Arctic Edge devlog #4: enemy AI (part II)

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This is the fourth post on a series about the development of Arctic Edge, a stealth-action game I’m working on. If you missed the previous post click here or here for the whole series.

In my previous post I talked about how I solved the issue of enemies listening to noises created by the player. More important even than that hearing sense is the sight. Enemies must be able to see when the player is in front of them and react accordingly.

Seeing the player

For the enemies to see the player and react to its presence I have decided to use a sight cone, “trick” used in multiple games like the Commandos saga, Mark of the Ninja and many more.

In Commandos you were able to select an enemy and display the area that they were seeing.

The easiest way I’ve found to do this is to generate a triangle of lenght L and width W in the direction where the enemy is looking and then check collisions with the player’s bounding box. Just creating the triangle has been a bit of a pain for me as I’m not that good with math (I’m truly awful). Thankfully internet is full of websites with great resources like this one. Following that recipe I managed to rotate the triangle around the enemy and check the collisions with the player’s object. If there’s no collision between the player and the triangle the enemy continues with its current state. But if there’s a collision with the player we start a new set of checks.

Now that we have determined that the player is intersection or inside the vision cone, we need to see if there’s anything between the enemy and it’s prey. – Just to be clear, at this stage we still haven’t changed the enemy’s state. – Game Maker Studio 2 doesn’t have a raytrace function (I might be wrong) but it has a series of collision detection techniques that will come handy. We determine a series of points in the players object and we trace lines from the enemies position (or it’s head) to those points. Those lines are collision lines and we check if there is collision not with the player but with a solid object. If the function returns true it means that there is a solid object between the enemy and the player and therefore the enemy is not seeing the player.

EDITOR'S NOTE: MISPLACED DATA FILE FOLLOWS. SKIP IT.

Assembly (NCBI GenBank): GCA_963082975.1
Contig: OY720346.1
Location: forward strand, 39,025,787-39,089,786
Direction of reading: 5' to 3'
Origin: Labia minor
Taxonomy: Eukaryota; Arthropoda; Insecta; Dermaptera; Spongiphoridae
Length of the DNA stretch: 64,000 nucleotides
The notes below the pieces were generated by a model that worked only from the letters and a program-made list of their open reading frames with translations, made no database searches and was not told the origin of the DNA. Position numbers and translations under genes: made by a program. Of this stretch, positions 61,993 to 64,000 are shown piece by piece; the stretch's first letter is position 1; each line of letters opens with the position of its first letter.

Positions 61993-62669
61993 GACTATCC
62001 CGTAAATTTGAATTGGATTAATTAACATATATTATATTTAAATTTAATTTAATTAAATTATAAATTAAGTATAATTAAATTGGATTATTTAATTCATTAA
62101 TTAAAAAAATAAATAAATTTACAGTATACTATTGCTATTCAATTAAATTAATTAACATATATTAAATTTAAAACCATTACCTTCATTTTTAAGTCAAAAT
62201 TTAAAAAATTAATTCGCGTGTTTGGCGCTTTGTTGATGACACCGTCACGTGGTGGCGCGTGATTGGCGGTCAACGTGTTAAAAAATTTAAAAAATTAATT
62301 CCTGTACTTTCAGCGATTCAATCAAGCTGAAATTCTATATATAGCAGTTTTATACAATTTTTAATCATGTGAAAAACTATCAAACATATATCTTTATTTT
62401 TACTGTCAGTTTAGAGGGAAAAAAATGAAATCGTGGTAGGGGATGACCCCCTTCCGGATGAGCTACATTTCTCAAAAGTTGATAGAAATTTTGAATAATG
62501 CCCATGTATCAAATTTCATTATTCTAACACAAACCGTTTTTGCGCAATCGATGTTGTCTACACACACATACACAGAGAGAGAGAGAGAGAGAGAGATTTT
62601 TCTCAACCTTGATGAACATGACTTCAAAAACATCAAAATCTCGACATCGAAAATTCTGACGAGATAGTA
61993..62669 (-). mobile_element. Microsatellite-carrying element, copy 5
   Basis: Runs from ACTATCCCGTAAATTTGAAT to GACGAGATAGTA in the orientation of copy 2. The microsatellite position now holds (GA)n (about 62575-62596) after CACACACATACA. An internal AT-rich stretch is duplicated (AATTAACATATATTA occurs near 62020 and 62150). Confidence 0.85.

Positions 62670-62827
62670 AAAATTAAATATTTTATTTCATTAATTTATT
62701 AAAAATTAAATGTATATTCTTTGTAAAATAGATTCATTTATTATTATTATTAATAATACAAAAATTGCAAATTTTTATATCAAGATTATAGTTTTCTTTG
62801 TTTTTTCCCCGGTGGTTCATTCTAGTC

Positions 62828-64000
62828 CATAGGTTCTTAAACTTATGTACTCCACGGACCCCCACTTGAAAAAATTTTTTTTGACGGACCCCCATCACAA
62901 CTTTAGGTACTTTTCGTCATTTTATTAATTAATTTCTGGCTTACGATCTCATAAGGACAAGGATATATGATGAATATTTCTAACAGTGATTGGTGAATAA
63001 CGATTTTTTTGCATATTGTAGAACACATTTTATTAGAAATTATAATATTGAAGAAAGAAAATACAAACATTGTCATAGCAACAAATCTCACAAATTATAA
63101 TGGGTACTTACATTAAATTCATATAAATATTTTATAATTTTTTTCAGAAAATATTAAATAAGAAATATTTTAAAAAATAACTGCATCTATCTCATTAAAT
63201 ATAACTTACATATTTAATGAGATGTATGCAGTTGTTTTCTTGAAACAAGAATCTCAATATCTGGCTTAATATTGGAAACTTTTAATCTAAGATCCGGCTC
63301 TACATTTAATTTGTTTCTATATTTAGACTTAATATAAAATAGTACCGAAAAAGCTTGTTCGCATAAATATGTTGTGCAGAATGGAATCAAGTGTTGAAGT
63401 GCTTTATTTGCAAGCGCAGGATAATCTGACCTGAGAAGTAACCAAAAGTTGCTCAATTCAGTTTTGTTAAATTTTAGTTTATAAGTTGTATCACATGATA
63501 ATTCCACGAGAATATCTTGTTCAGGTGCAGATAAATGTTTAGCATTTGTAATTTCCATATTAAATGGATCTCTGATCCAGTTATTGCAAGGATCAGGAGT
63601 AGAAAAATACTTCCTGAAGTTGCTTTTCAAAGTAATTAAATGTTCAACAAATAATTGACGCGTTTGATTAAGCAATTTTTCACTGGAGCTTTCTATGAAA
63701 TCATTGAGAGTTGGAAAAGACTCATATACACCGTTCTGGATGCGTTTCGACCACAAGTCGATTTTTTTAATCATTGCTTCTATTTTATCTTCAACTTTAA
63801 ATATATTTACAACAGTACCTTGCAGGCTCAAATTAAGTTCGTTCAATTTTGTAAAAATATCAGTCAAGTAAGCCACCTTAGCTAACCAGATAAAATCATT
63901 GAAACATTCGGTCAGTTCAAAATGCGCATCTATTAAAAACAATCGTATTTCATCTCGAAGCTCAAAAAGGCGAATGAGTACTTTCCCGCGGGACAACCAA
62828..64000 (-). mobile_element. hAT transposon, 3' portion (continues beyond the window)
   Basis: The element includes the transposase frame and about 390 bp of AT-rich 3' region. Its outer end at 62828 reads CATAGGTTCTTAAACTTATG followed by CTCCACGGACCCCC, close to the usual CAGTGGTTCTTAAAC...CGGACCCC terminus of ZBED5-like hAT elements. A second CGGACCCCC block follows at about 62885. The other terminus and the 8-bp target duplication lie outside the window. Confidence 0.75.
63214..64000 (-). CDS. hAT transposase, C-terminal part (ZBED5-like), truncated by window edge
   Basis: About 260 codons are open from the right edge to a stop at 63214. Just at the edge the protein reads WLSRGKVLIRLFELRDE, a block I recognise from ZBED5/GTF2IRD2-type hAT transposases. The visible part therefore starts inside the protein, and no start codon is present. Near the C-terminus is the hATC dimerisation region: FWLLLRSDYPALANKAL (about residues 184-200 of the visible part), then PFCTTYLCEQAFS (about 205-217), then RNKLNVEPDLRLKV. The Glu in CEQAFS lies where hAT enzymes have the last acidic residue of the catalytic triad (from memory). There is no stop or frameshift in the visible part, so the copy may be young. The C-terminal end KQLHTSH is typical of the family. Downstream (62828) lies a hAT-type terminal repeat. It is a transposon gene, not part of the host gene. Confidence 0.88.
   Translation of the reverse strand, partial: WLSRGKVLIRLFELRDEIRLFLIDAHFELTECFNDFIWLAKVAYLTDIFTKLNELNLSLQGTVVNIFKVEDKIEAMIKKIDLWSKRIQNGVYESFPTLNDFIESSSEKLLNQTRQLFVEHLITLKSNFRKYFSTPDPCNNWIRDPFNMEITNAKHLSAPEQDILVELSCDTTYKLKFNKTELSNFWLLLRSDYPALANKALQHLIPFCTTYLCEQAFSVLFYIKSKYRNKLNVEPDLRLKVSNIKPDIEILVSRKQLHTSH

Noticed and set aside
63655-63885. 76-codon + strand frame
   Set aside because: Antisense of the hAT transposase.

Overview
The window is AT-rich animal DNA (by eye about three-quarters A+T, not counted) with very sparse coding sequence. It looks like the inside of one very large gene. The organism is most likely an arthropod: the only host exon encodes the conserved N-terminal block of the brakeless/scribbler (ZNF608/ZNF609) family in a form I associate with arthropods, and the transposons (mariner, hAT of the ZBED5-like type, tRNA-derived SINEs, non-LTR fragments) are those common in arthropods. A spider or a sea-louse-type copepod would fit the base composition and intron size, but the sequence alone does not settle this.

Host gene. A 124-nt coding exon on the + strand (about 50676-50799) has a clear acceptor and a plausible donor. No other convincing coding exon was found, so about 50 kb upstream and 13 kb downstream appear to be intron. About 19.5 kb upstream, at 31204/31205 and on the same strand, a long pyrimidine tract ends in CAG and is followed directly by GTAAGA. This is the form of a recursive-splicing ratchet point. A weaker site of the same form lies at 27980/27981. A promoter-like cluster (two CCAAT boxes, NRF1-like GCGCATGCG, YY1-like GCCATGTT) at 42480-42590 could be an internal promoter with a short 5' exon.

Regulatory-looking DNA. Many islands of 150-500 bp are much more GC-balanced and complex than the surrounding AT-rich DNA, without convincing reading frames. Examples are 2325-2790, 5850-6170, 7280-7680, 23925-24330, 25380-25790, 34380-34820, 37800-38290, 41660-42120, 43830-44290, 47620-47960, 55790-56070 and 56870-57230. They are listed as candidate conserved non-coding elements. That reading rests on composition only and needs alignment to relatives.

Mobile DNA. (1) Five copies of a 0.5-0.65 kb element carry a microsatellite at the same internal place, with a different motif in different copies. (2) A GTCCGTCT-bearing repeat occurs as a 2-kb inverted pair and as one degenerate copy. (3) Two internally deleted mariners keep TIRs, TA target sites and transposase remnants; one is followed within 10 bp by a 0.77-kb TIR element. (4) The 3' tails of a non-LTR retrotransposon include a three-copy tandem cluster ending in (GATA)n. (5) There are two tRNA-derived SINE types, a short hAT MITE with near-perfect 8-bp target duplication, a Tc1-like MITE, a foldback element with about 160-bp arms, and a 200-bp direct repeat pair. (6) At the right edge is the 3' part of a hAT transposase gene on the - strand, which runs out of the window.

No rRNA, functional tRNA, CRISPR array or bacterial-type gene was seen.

As I said before, I trace more than one line between the enemy and the player. The reason behind this is that checking, for example, from the enemy’s position to the player’s position is very limited. I that case, Both legs of the player could be visible for the enemy but because we would be checking with the center of the object the enemy would not now. To have a better system I’m currently using the four corners of the bounding box of the player object. That gives me a much better idea of what the enemy is actually seeing, though I have already decided that I will increase the number of points the enemy checks, adding at least another one at the center of the player object.

Once we’ve done all this checks (remember, 4 different collision lines), we count them. If the number of lines that have returned negative (no collision with solid objects, they reach the player) are more than 2 then we change the enemy state to combat.

Is that the player?

Our sight is not perfect. Not everything we see is perfectly clear. There are factors like the distance between us and objects and objects that are in our periphery, Things that we see but more as a shape than a clear object or entity. To implement this in the game I have added a second sight cone (or triangle), repeating the exact same process I have described for the primary sight cone.

By adding a secondary cone we can add another state for the enemy, one in which he gets suspicious and goes to investigate. It’s an intermediate state that is between idle (patrol, guard a position, etc) and straight up combat. Having this can give way to interesting situations where you have been spotted by the enemy but have chance to escape without engaging in combat or even make the enemies suspicious on purpose to take them away from the place they are guarding.